A Deadly Roller Coaster of Remission and Recurrence

We all know about the mom, dad, grandparent or aunt who gets a clean scan following a period of treatment and is declared “all clear” by their oncologist.  Understandably, they are thrilled!  Their doctor may have even said something like, “It looks like we got it all!”  But then they find a few months later that their cancer is back.  Sort of like they got it all, but now it’s here again.  (Which sort of doesn’t make sense.)   What really happened was they never got it all in the first place.  A clear scan doesn’t mean no cancer.  It just means there are no groupings of cancer cells big enough for the unaided human eye to see.

Remember, all cells of the body are microscopic in size and that includes cancer cells.  I was told by a biochemist that about 9 million cancer cells can actually fit on the head of a pin.  (The old-fashioned type of sewing pin.)   A tiny dot that size, which could represent millions of cancer cells, or even many tiny dots that size could easily be missed visually on a PET or CT scan.  Thus, the first clear scan after treatment for cancer should never be taken to mean the cancer is all gone.

One would think, “Well, then treatment should be continued a little longer.”  But when using highly toxic conventional treatments, the treatment HAS to be stopped as soon as the scans or other tests can’t “see” any cancer.  This is because continuing treatment runs too high a risk of killing the patient!   For this reason, and because there also had to be breaks in the treatment in order to not kill the patient, it is almost always the case that there are still active cancer cells in the patient’s body when they get their first clear scan.  The doctor’s know this, even though they may allow you to believe you are free of cancer.  That’s why the phrase “You are in remission” is used so often, not “You are cured,” when you get a clear scan.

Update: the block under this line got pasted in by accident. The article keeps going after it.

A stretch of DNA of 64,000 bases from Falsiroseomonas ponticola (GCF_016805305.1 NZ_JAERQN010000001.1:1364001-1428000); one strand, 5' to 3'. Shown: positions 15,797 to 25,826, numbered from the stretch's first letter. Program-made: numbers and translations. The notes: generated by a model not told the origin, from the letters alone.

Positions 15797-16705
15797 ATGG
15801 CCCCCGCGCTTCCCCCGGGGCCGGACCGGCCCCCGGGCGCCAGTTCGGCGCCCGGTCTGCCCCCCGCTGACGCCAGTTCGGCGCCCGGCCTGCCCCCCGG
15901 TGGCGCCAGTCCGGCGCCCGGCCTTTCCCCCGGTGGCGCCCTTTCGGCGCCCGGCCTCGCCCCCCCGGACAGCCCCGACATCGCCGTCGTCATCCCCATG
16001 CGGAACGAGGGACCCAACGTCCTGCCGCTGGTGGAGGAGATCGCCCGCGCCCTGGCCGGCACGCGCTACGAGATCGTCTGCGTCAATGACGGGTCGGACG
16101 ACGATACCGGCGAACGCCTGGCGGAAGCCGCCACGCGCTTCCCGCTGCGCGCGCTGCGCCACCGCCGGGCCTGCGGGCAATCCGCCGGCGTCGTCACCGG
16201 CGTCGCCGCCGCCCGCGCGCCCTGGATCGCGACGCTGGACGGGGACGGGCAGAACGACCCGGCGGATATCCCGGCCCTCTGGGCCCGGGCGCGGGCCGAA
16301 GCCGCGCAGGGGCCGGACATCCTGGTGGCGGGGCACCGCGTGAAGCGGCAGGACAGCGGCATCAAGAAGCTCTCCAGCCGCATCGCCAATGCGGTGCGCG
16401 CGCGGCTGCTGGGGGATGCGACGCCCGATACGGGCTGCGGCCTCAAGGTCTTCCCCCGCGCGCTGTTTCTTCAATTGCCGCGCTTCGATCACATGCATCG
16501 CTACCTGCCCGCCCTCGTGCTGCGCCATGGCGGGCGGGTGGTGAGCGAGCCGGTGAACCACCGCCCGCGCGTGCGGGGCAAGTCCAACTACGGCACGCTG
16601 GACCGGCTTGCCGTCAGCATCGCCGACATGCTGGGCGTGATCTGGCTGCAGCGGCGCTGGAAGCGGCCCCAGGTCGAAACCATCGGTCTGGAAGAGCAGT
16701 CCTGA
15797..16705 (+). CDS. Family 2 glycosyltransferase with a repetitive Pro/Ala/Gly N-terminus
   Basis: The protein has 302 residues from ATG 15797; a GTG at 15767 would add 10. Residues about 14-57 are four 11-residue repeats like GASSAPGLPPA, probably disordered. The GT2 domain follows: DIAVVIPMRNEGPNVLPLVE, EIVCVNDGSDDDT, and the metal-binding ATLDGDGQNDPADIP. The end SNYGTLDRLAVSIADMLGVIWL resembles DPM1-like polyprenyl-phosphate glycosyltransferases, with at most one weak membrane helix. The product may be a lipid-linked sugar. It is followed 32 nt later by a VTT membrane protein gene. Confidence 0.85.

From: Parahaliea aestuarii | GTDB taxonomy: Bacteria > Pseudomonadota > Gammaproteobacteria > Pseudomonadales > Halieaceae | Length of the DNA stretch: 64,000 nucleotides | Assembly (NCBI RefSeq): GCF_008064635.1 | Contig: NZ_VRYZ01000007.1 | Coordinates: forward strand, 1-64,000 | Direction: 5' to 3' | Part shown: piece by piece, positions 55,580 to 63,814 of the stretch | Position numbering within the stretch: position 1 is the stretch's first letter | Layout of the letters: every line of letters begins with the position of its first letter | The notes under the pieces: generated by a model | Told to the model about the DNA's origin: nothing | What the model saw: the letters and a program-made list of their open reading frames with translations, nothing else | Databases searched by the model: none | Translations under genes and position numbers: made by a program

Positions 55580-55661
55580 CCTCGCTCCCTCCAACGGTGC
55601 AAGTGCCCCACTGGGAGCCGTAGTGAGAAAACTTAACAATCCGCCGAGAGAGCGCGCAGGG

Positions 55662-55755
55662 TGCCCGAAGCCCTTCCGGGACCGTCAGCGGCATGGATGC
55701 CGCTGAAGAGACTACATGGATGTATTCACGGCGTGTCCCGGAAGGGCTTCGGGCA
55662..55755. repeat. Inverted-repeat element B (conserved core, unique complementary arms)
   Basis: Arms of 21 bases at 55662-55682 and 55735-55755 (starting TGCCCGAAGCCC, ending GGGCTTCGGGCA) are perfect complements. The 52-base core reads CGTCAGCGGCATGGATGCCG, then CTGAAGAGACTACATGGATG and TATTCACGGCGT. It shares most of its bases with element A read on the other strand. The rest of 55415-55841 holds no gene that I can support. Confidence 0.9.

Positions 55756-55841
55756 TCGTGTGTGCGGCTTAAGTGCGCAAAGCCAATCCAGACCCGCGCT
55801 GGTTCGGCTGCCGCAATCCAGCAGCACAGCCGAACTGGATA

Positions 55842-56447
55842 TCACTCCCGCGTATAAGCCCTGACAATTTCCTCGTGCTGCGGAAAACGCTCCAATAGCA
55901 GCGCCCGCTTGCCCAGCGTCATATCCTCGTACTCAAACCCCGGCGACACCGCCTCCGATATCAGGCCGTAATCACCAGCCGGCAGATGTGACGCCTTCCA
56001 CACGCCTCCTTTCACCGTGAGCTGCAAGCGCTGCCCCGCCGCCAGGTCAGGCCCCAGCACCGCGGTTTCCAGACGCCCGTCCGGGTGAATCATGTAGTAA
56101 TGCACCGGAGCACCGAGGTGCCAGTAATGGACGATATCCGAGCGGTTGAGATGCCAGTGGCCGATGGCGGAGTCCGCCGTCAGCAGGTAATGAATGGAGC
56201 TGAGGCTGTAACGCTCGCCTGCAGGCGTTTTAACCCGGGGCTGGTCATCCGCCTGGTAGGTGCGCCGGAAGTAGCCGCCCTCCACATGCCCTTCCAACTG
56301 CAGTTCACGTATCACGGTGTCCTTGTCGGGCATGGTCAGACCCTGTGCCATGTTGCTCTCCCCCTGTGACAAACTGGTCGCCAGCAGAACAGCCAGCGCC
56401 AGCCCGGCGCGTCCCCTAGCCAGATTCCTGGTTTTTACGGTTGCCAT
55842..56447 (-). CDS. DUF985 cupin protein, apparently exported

The bottom line is that most of the time, the doctors have left some bugs under the floors and in the walls because they were using canons and didn’t want to completely destroy the house.  They had to stop the treatment as soon as no more bugs showed up on scans or other tests, but the bugs were never all gone.  They were just reduced in numbers enough to become too hard to see.

This is the roller-coaster of remission-recurrence-remission-recurrence . . . often until the patient dies. I refer to it as “deadly” because each round of toxic treatment not only kills some cancer, but it also weakens the patient’s vital organs and immune system.  Thus, every time the cancer grows back again, the person is most likely in an even weaker state.  It is a travesty that oncologists don’t take responsibility for the shortcomings of the treatment when this happens because the patient often ends up feeling that he or she has failed somehow when their cancer recurs.  In reality, they did not fail.  It was the type of treatment they were given that failed.

Continual Use

Here, readers may be exasperated and want to say once more, “Yes, but don’t cancer treatments HAVE to be toxic?  How else can the cancer be killed?”  The answer is to go with a non-toxic, smart approach that allows for “continual use.”

“Continual use” is an extremely important concept and the main reason why non-toxic approaches are better at bringing about long-term cures than toxic ones.

Because alternative approaches are non-toxic and don’t harm healthy cells, a cancer patient can use them on a constant basis – without significant breaks in treatment − for as many months or years as it takes to get rid of the cancer.

Avoiding the Deadly Roller Coaster:  A Special Testimonial

A good example of how powerful the continual use of a non-toxic treatment can be comes from an Australian woman named Tricia.  (You can listen to Tricia tell her story in her own words on the Audio CD bound into every paperback book.)